Grashoff ’s New Book Uncovers Microscopic Life


Kellianne Doyle

Linda Grashoff’s photos from her new book, They Breathe Iron, depict iron-breathing microorganisms called Leptothrix discophora. Ginko Gallery & Studio will display her art through Nov. 15.

Elizabeth Akant

Photographer Linda Grashoff ’s new book They Breathe Iron brings together two dichotomies: nature versus technology and science versus art. 27 of the photos in They Breathe Iron are on view at Ginko Gallery & Studio through Nov. 15. Sometimes resembling oil spills, the photos demonstrate how advanced technology can measure and record subtleties of our environment, despite the numerous environmental disasters technology itself has created. However, Grashoff ’s photos actually depict beautiful organisms: tiny, ancient bacteria called Leptothrix discophora that live in an irradiant film of their own making and breathe iron the way humans breathe oxygen.

Grashoff’s photographs, which she gave a talk on last Tuesday at Mudd library, could easily stand on their own, but the emphasis she puts on scientific concepts sets the project apart from other environmental photographs. Her exploration of such concepts is unique in its accessibility and beauty.

Grashoff began work on They Breathe Iron in 2004. She explained how it was important to her to first understand the sci
ence behind Leptothrix discophora before responding with photo-
graphs and writings. Along with
 emeritus Professor of Biology Da
vid H. Benzing, Grashoff consulted with Eleanor Robbins, a retired
 biologist from the U.S. Geological
 Survey, to learn the science behind the images that compelled
 her. “[Robbins] was so patient,”
 Grashoff said of the pair’s 10-year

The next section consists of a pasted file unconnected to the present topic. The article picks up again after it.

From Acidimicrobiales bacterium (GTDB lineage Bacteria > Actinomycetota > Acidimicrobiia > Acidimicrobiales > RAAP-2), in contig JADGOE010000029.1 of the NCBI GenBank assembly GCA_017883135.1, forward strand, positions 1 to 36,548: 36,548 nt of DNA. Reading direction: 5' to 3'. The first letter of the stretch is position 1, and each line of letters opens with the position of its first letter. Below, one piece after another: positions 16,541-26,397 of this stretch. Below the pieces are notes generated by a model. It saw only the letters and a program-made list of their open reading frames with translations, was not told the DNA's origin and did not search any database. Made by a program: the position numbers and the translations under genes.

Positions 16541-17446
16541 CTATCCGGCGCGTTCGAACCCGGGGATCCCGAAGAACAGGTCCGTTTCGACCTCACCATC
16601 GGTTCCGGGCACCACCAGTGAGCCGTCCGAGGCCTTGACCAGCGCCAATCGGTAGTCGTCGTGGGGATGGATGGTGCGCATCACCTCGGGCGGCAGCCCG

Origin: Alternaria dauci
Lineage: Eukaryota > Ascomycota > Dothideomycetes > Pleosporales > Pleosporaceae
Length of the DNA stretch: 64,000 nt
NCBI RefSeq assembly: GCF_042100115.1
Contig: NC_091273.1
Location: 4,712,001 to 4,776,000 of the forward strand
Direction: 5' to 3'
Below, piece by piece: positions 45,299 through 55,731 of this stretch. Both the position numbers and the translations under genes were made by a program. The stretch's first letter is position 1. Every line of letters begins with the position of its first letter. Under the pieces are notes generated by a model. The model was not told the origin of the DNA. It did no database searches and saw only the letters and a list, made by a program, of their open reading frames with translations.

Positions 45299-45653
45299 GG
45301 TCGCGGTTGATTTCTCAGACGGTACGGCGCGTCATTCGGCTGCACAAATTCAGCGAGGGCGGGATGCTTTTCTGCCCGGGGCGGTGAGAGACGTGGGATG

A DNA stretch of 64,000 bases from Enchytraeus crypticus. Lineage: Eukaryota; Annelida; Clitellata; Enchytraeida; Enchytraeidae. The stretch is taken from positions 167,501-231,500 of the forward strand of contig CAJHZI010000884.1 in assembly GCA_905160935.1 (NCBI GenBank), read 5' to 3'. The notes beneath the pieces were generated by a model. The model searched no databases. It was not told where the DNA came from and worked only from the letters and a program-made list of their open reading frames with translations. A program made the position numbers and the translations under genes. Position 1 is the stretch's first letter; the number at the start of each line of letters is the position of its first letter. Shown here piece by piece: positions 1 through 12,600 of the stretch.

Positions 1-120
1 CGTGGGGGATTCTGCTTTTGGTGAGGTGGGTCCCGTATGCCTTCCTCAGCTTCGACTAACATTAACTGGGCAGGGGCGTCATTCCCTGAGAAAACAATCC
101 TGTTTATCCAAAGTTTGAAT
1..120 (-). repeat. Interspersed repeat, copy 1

email correspondence. Grashoff 
sent photographs and questions to Robbins, who could respond with scientific information just by seeing the photographs.

Technology played an important role in other elements of the project as well. Initially, Grashoff had a difficult time finding a literary agent and publisher for her book. She sent it to 12 agencies unsuccessfully before turning to self-publishing in 2012 with the help of programs like Adobe Lightroom. “I could produce the book exactly to my liking,” she said.

Grashoff started shooting with film in 2004, but problems arose. “When the photos came back from the photo processor, they didn’t look quite like what [I] saw,” she said.

Eventually, as digital cameras developed further, things became easier. “It was heaven, because with the digital photograph … it often looked much more like what I saw than the [processed film photos did],” Grashoff said. “If it didn’t look exactly right, I could go into Photoshop and I could make it look exactly right.” Grashoff, with the aid of a microscope, uses technology to display what she observes with her trained eyes, zooming in on aspects of environments people often don’t know exist.

In her writing, Grashoff de-s cribes the microorganisms and writes about the bond she has formed with them. “Sometimes they’re not visible, sometimes they are visible but not photogenic,” she writes of Leptothrix discophora, as if the tiny creatures were camera shy. In They Breathe Iron’s first-person narrative, Grashoff describes bonding with nature through the photographs. “Taking photographs and naming features of the landscape are two ways I know to get closer to the physical world,” she writes. Perhaps Grashoff ’s investment in the process points to why she can spot the most beautiful, “photogenic” areas of Leptothrix discophora.

In a talk last Tuesday, Grashoff described the difficulties of the writing process. She said choosing a first-person narrative gave her more liberty in her writing and made the scientific aspects seem less dry because uninformed readers essentially learn with the narrator. However, this style was not without issue. Grashoff spoke of the questions she often asked herself throughout the process: “Was I giving too much information about myself or was I not divulging enough? Was I giving obvious information or was I [not] being explicit enough?”

Ultimately, Grashoff grounded her anxiety by emphasizing the connection between self and the environment, a theme she comes back to in much of her work. “Whatever I photograph comes down to one idea — I’m honoring the physical world,” Grashoff said. “I take photographs to be part of the physical process.” Digital cameras, emails, photo sharing and Adobe products have allowed her to honor — not translate — the world of which she feels she has become a part. It is a true luxury to be invited into that world through her photographs.